I am currently in the process of re-evaluating my financial strategies, which is a fancy way of saying dude I'm broke I need to make some money. As excited as I was to start this new job, the fact that the only time I ever get any work is when all the other therapists go on vacation is killing my enthusiasm. They keep telling me that they've never been this slow and it will pick up, but I cannot wait until Fall Foliage Season to start making money. The bills that I have due now are pretty specific on that. So I have been floating next steps and ideas and theories around, when I am not otherwise engaged being depressed because I haven't left the house in two days and WHY WON'T BAUER FRIGGIN SHUT UP.
|I am generally against the muzzling of animals, but at 3am I tend to change my stance on the topic.|
So this morning, I went into my woo-woo room with the intention of getting a proper meditation going. After sitting there for about five minutes, I realized what I really wanted to do was lay down. So I did. For the better part of the hour. I suppose you could call it Restorative Savasana. I lay down on some large flat pillows and used a bolster under my knees and the meditation cushion for a pillow. I covered myself in a blanket and put an eye pillow over my eyes. And for the next little while, I floated with the music.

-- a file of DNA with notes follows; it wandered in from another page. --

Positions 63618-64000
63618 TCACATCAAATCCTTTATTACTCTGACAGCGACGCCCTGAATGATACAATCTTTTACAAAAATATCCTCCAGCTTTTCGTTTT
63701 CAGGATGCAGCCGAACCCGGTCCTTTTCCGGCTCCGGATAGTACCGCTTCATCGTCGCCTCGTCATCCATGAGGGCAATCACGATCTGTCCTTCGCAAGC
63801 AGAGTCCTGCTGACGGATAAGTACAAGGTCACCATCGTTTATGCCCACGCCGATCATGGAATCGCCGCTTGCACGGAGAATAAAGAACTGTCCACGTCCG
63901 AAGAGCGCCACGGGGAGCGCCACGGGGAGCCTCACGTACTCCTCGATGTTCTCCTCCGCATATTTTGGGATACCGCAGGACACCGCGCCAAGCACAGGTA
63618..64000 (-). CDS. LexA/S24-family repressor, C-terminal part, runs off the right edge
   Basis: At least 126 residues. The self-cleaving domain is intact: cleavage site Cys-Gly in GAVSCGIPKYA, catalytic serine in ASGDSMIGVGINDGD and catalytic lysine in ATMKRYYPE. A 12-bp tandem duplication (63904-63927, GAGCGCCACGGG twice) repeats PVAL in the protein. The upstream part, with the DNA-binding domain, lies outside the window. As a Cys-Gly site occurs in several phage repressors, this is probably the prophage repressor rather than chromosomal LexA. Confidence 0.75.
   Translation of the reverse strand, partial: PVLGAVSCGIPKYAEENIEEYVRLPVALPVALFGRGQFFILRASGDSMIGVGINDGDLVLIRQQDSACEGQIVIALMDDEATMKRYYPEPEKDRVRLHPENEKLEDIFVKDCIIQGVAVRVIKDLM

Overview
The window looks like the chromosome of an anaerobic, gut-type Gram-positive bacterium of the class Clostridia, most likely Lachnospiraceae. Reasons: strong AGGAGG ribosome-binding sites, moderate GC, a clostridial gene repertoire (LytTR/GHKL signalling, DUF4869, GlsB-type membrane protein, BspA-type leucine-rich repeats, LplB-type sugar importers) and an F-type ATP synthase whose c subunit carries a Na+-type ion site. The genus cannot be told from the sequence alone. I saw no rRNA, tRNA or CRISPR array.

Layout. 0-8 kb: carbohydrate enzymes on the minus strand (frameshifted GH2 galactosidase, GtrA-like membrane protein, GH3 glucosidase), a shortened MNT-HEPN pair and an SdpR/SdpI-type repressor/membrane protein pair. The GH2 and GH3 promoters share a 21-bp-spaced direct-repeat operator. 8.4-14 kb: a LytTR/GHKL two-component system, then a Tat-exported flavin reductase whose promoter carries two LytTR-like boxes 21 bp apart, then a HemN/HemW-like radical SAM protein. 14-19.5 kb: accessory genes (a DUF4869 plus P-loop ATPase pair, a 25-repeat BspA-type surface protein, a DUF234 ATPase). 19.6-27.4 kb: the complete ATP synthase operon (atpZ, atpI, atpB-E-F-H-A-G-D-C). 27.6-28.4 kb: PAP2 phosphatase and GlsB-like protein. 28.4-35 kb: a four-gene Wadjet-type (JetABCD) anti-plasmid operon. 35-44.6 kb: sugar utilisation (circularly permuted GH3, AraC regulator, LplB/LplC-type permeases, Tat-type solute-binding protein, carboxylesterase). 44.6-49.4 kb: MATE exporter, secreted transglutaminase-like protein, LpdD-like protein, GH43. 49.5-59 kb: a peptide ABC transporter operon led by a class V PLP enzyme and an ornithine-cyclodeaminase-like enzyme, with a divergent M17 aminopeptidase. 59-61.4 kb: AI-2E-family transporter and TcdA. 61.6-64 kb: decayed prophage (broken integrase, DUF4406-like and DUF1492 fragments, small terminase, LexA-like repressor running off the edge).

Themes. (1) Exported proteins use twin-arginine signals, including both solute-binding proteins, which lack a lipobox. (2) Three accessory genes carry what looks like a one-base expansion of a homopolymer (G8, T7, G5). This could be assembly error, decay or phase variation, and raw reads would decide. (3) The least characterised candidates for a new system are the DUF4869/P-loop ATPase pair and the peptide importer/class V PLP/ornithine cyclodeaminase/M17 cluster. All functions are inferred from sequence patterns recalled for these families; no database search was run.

Savasana (or corpse pose) is often called the most difficult pose in yoga. How is laying on the floor difficult you ask? Well, firstly, the pose asks you to let go and let the floor support you... completely. No holding, no effort, no being ready to jump off the floor at a moment's notice. Just complete release. I can tell you from my massage practice just how difficult it is for most people to let go that completely. I have lost count of the number of times people have informed me how relaxed they are even though they are so wired they are practically hovering over the table.
Secondly, Savasana asks that in addition to letting go of your physical body, you let go of your thoughts, too. No thinking about your post-yoga class commute home, or what you need to pick up at the grocery store, or even your next blog post. Yet - and this is the kicker - you can't fall asleep either.
Savasana asks a lot of things out of you, which is I think why a surprising number of yoga students will skip this most important end-of-class ritual. It is slowing down. Stopping. No more running so you don't have to face all the things you are running from. We as a society are not so good at that. We run and go and think and do until something (usually an accident or illness) forces us to stop. And listen.
So this morning, I stopped. I listened. I nurtured myself for a little while. Did I have any revelations? Not really. But I did get some relief. For an hour, the worry stopped. The spiral stopped. There were no what-ifs, no oh no's, no how will I's. Just the Earth supporting me and the music soothing me.
So yes, an hour of Savasana counts as yoga. Blissful, joyous, deep, painful, heart-opening yoga.